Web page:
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Trophic Strategy

Inhabits the intermediate zone. Also found in sediment covered slabs and small medium rocks. Territorial males, usually centered around a hole among the rocks in which the resident spawns or takes refuge, ritualized intraspecific fights common. Females, juveniles and non territorial adult males occur in large schools, frequently numbering hundreds of individuals as well as singly or in small groups. Non territorial fish feed in the water column, territorial males may also do when plankton is available. Sand, rock or sediment scrapers.
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Diseases and Parasites

White spot Disease. Parasitic infestations (protozoa, worms, etc.)
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Trypanosoma Infection. Parasitic infestations (protozoa, worms, etc.)
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Pseudomonas infection. Bacterial diseases
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Hole-in-the-Head Disease. Parasitic infestations (protozoa, worms, etc.)
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Fin Rot (early stage). Bacterial diseases
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Cryptobia Infestation. Parasitic infestations (protozoa, worms, etc.)
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Bacterial Infections (general). Bacterial diseases
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Life History and Behavior

Life Cycle

Produces up to 60 eggs.
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Molecular Biology and Genetics

Molecular Biology

Barcode data: Maylandia zebra

The following is a representative barcode sequence, the centroid of all available sequences for this species.


There is 1 barcode sequence available from BOLD and GenBank.   Below is the sequence of the barcode region Cytochrome oxidase subunit 1 (COI or COX1) from a member of the species.  See the BOLD taxonomy browser for more complete information about this specimen.  Other sequences that do not yet meet barcode criteria may also be available.

CTCTATCTAGTATTTGGTGCTTGGGCCGGAATAGTAGGAACTGCACTTAGCCTCCTAATTCGGGCAGAACTAAGTCAGCCCGGCGCTCTCCTCGGAGAT---GACCAGATTTATAATGTAATTGTTACAGCACATGCTTTTGTAATAATTTTCTTTATAGTAATACCAATTATGATTGGAGGCTTTGGAAACTGACTAGTGCCTCTTATGATTGGTGCACCCGACATAGCTTTCCCTCGAATAAACAATATAAGCTTCTGACTCCTTCCCCCTTCATTCCTCCTCCTCCTTGCCTCTTCCGGAGTCGAAGCAGGGGCTGGCACAGGATGAACTGTTTATCCCCCACTCTCAGGCAATCTCGCCCACGCAGGGCCTTCTGTCGATTTAACCATCTTCTCCCTCCATTTGGCCGGGGTATCGTCTATTCTTGGCGCAATTAATTTTATTACAACAATTATTAACATAAAACCCCCTGCCATCTCTCAGTACCAAACACCTCTGTTTGTGTGGTCCGTCCTAATTACCGCAGTATTGCTTTTATTATCCCTGCCCGTGCTTGCTGCCGGCATCACAATACTTCTCACAGACCGAAACCTCAATACAACCTTCTTTGACCCTGCTGGAGGAGGGGACCCTATCCTTTACCAACAT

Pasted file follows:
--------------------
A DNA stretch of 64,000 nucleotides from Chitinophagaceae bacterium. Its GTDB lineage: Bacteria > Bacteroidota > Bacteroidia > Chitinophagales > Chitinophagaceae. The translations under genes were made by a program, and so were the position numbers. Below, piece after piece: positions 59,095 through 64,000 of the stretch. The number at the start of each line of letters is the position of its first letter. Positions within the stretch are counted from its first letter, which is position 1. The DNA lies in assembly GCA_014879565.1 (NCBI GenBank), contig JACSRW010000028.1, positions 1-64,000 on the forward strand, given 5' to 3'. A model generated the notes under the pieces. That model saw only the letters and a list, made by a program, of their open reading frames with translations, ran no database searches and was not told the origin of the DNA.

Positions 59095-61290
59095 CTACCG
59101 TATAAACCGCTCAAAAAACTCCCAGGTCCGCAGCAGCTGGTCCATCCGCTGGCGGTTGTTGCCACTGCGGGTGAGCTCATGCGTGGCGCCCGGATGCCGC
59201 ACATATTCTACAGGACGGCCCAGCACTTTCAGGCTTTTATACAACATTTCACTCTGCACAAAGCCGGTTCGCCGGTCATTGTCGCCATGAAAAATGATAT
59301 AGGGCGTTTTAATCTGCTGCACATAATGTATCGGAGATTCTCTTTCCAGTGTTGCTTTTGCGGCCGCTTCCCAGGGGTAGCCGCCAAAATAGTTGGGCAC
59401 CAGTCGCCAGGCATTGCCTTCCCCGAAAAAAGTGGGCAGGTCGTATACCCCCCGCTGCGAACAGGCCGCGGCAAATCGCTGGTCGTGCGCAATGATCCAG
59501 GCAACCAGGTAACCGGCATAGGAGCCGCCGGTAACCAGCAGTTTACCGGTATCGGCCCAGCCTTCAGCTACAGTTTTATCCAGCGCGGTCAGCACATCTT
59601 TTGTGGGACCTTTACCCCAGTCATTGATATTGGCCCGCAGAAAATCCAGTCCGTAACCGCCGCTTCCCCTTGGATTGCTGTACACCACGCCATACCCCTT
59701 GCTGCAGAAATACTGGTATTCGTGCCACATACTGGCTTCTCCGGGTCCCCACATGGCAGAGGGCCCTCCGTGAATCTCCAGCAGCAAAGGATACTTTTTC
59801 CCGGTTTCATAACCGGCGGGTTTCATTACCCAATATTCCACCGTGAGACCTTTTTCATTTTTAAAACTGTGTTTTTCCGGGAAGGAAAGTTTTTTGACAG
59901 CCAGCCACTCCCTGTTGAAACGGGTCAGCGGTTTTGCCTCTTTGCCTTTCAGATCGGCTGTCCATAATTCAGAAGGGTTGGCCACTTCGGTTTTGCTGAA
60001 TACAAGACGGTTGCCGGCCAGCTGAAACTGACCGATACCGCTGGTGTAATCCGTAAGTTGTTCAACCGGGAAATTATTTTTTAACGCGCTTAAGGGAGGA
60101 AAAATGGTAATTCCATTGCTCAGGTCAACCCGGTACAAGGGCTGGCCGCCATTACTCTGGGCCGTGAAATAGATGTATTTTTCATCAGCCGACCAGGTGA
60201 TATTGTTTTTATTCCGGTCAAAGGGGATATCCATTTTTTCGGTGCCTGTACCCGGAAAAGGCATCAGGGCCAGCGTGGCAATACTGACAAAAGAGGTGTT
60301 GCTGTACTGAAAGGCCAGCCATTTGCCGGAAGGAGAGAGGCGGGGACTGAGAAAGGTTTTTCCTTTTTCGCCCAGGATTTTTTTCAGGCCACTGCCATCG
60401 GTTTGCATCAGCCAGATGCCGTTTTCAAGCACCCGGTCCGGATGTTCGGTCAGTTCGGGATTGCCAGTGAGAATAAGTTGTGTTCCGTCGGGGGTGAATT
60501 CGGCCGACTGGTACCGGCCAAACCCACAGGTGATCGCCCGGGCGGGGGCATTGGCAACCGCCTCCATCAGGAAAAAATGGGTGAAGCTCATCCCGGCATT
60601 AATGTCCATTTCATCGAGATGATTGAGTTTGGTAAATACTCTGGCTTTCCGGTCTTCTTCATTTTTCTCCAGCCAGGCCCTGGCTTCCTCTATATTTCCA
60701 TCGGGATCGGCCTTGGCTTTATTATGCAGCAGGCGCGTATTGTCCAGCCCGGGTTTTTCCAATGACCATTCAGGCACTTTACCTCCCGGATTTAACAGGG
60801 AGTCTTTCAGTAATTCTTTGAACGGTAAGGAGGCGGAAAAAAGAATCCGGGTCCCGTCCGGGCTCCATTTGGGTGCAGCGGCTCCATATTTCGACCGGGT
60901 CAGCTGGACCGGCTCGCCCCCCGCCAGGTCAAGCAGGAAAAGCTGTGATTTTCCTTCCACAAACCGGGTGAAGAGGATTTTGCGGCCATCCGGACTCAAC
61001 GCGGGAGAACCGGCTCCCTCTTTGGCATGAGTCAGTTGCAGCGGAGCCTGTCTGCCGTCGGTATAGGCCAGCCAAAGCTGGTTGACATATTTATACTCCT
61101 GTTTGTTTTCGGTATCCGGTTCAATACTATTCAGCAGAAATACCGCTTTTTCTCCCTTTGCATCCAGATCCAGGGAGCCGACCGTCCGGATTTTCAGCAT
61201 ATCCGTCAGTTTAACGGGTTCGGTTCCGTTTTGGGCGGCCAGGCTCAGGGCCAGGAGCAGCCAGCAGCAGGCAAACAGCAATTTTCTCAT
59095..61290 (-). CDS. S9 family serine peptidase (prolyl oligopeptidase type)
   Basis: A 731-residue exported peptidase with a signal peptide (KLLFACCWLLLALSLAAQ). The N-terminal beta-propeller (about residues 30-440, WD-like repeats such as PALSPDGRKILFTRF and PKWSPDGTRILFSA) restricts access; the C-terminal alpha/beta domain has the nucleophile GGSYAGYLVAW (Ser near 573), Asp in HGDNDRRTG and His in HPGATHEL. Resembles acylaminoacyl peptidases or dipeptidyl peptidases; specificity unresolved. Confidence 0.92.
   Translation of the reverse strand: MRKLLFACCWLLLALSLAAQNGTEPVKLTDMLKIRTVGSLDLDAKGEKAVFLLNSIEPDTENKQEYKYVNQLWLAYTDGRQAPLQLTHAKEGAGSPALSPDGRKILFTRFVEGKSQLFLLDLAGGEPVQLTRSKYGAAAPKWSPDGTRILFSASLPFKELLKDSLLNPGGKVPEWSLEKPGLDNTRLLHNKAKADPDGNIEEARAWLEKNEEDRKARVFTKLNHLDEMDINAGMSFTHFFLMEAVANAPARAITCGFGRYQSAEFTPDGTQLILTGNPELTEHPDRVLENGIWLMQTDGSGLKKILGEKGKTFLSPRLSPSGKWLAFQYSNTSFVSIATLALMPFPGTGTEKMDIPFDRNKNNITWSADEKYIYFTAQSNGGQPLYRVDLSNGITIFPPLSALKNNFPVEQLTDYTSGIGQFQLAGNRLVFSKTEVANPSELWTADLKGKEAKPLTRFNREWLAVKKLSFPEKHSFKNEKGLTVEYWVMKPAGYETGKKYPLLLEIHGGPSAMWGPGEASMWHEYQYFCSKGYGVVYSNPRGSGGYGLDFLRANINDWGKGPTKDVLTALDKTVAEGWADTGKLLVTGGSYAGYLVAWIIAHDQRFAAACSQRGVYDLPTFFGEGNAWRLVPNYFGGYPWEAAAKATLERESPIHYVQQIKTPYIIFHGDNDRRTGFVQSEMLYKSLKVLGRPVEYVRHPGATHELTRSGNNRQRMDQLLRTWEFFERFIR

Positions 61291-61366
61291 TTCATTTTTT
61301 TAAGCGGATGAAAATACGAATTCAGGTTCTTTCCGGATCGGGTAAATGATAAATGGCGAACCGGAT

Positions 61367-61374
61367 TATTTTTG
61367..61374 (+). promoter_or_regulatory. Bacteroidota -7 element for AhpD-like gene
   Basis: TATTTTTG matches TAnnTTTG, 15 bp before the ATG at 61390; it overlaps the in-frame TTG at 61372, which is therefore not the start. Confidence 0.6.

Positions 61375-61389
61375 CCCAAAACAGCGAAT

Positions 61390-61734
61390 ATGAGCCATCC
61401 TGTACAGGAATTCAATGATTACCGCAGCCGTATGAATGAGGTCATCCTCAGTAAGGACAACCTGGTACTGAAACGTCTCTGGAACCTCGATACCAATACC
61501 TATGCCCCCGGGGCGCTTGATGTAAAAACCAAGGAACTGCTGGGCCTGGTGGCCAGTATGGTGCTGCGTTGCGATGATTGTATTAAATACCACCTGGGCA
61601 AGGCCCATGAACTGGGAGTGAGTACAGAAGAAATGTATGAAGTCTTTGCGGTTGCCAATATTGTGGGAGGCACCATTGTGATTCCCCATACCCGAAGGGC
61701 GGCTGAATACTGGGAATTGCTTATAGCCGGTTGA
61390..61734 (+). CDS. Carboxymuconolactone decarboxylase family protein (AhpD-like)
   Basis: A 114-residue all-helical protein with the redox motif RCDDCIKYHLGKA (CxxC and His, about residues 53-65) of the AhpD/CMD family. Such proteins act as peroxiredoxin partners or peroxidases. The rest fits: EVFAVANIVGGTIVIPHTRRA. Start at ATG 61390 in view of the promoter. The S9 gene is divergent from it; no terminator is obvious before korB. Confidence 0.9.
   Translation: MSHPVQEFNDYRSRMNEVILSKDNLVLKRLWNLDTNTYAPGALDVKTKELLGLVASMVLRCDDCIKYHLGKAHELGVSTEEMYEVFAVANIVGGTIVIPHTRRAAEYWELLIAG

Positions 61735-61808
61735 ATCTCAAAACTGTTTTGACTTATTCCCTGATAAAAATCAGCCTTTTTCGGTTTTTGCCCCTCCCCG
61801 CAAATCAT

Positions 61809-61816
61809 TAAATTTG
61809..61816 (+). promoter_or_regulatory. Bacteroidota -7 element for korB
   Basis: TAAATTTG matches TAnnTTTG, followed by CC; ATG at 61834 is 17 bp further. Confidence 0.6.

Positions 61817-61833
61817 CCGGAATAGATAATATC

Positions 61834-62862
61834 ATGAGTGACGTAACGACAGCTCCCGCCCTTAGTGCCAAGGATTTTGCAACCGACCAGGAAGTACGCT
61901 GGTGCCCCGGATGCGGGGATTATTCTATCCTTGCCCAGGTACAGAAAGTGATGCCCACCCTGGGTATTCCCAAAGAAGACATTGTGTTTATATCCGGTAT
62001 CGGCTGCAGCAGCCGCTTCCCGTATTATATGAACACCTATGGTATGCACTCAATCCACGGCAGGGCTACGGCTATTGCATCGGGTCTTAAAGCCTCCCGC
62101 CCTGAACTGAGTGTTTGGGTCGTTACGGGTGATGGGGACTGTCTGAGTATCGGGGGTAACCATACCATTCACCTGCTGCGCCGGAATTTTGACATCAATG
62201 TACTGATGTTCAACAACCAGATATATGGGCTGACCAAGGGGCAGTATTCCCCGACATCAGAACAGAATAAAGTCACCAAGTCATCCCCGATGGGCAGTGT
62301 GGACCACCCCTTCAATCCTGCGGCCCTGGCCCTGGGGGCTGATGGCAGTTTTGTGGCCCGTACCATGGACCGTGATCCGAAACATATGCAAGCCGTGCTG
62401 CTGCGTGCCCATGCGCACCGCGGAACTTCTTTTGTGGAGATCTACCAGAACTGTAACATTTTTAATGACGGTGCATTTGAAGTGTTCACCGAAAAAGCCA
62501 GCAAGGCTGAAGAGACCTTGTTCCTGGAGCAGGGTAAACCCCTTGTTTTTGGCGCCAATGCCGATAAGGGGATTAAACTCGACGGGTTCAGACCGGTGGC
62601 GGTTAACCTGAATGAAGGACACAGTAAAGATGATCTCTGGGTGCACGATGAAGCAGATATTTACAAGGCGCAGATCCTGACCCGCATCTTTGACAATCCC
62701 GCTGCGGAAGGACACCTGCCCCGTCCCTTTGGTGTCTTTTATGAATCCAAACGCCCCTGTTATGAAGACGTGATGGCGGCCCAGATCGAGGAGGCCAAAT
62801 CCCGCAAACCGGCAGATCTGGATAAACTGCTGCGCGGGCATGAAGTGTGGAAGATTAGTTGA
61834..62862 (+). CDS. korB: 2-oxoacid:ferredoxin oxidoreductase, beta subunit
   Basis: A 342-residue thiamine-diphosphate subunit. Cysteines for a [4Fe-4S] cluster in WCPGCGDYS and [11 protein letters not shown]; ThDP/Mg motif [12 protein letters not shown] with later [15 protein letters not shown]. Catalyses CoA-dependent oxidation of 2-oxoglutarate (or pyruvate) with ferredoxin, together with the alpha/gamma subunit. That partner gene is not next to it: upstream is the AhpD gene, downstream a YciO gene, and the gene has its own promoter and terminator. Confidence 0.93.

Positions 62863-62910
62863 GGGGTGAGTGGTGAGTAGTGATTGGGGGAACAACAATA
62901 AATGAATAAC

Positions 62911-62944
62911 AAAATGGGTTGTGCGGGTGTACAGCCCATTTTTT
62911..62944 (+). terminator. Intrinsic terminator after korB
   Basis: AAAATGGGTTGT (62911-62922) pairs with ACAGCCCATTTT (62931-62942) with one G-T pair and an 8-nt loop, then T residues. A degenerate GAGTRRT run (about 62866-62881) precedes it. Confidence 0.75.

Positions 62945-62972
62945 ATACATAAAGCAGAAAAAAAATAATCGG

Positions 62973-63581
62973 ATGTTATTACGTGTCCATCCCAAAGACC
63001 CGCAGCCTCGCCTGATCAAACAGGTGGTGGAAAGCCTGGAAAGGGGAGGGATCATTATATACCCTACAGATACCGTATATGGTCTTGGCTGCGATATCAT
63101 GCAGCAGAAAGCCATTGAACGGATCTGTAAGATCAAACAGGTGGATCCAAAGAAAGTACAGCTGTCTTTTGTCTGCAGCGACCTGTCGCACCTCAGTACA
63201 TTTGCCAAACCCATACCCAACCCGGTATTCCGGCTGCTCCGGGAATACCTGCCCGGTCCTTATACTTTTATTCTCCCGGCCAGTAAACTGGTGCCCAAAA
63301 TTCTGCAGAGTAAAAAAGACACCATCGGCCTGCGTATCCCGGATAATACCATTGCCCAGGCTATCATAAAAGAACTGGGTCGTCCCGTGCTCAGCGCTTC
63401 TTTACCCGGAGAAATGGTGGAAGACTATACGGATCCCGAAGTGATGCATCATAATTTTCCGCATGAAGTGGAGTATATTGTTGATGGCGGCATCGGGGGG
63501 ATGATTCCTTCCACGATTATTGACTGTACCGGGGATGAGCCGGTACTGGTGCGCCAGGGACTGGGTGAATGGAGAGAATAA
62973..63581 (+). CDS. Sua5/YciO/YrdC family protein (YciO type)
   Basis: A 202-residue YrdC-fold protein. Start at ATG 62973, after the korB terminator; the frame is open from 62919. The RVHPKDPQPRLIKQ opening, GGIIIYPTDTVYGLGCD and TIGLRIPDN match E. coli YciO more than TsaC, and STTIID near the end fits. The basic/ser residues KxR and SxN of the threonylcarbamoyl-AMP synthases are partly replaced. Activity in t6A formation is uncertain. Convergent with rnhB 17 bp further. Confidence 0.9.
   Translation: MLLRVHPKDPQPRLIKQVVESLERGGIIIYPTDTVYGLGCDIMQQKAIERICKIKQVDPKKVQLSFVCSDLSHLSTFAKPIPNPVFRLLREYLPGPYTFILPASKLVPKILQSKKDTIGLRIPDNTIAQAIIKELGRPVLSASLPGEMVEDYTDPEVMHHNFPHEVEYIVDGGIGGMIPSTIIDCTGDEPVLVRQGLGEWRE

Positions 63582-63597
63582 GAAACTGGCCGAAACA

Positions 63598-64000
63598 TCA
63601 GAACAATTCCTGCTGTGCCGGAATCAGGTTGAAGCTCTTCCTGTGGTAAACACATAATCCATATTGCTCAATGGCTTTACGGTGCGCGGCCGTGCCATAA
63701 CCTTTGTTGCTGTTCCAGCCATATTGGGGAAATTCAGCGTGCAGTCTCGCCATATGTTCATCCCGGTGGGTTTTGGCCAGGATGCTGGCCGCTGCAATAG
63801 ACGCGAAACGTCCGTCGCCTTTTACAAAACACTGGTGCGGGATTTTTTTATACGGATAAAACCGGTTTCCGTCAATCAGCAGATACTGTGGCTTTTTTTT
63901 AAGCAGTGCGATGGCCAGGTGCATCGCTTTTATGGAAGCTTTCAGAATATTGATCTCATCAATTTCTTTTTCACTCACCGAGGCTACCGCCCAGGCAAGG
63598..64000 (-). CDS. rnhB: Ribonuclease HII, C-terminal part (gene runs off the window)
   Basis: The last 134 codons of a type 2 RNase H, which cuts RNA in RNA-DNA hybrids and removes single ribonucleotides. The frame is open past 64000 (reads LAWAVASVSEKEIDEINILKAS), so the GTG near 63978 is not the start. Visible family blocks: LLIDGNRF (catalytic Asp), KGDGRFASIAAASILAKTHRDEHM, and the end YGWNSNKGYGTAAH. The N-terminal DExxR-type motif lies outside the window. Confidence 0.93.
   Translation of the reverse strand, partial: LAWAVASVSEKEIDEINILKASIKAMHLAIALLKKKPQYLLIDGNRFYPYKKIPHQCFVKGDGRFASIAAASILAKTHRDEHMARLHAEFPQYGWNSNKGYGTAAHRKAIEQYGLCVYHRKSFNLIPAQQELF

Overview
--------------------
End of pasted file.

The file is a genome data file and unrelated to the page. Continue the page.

-- end --

Download FASTA File
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Statistics of barcoding coverage: Maylandia zebra

Barcode of Life Data Systems (BOLDS) Stats
Public Records: 1
Specimens with Barcodes: 3
Species With Barcodes: 1
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Conservation

Conservation Status

IUCN Red List Assessment


Red List Category
LC
Least Concern

Red List Criteria

Version
3.1

Year Assessed
2006

Assessor/s
Kasembe, J.

Reviewer/s
Snoeks, J. (Freshwater Fish Red List Authority) & Darwall, W. (Freshwater Biodiversity Assessment Programme)

Contributor/s

Justification
Endemic to Lake Malawi where it is widespread with no known, major and widespread threats.
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Population

Population
No information available.

Population Trend
Unknown
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Threats

Major Threats
No major threats identified.
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Least Concern (LC)
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Management

Conservation Actions

Conservation Actions
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Relevance to Humans and Ecosystems

Benefits

Importance

aquarium: highly commercial
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Wikipedia

Zebra Mbuna

The zebra mbuna (Maylandia zebra) is a species of cichlid endemic to Lake Malawi in Africa. This species can reach a length of 11.3 cm (4.4 in). It feeds on aufwuchs, a surface layer of mostly algal material that grows on rocks. This cichlid is a mouthbrooder and the female broods the eggs in her mouth for about three weeks. This fish can sometimes be found in the aquarium trade.